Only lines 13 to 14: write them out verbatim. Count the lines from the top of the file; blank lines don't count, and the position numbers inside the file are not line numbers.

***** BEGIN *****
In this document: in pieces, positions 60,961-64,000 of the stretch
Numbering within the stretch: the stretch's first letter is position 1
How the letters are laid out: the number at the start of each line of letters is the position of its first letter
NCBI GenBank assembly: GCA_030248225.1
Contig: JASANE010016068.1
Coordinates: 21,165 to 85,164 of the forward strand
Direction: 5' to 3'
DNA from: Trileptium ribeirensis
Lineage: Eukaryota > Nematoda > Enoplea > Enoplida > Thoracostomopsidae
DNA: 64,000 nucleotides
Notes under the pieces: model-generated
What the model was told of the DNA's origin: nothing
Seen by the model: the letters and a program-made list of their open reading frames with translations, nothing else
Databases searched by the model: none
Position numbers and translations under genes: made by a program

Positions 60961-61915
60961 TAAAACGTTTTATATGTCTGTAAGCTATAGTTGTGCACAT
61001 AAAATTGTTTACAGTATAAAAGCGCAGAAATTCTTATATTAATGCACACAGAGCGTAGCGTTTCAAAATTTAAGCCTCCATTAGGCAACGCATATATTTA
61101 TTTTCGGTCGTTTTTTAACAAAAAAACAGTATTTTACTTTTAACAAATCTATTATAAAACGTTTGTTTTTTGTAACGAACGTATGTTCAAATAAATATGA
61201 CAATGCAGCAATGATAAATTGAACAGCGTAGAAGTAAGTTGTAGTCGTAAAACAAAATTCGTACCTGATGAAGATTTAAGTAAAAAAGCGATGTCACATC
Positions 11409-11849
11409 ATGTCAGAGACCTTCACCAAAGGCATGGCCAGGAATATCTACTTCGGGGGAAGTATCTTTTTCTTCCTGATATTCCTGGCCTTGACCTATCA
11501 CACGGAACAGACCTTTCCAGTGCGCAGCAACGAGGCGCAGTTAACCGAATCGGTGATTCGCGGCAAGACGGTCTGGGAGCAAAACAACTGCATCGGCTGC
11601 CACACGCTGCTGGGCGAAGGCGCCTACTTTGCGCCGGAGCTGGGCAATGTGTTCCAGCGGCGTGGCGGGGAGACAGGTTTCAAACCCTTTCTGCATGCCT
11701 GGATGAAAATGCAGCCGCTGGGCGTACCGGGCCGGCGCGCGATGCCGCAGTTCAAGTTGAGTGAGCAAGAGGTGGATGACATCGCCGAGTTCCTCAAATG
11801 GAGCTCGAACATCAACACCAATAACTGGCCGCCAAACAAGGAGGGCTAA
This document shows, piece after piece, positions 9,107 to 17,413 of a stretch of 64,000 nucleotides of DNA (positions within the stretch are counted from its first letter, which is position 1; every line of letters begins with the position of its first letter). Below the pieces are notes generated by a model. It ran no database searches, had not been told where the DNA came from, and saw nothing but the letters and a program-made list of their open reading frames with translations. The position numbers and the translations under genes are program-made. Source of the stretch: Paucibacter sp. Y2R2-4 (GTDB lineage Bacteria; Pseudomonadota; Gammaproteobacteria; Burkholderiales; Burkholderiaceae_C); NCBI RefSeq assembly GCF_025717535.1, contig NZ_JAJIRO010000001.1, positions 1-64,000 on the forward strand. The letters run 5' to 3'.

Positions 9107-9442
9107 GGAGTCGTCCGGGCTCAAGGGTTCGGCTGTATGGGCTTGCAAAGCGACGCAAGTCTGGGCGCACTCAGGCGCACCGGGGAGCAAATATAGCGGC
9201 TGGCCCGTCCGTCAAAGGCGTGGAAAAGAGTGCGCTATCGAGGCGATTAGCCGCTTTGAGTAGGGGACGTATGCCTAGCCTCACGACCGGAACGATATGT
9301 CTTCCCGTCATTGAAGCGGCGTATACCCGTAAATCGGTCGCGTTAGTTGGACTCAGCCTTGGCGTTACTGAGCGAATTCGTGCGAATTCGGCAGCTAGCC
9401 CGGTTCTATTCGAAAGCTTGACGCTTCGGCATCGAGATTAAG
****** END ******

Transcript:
Seen by the model: the letters and a program-made list of their open reading frames with translations, nothing else
Databases searched by the model: none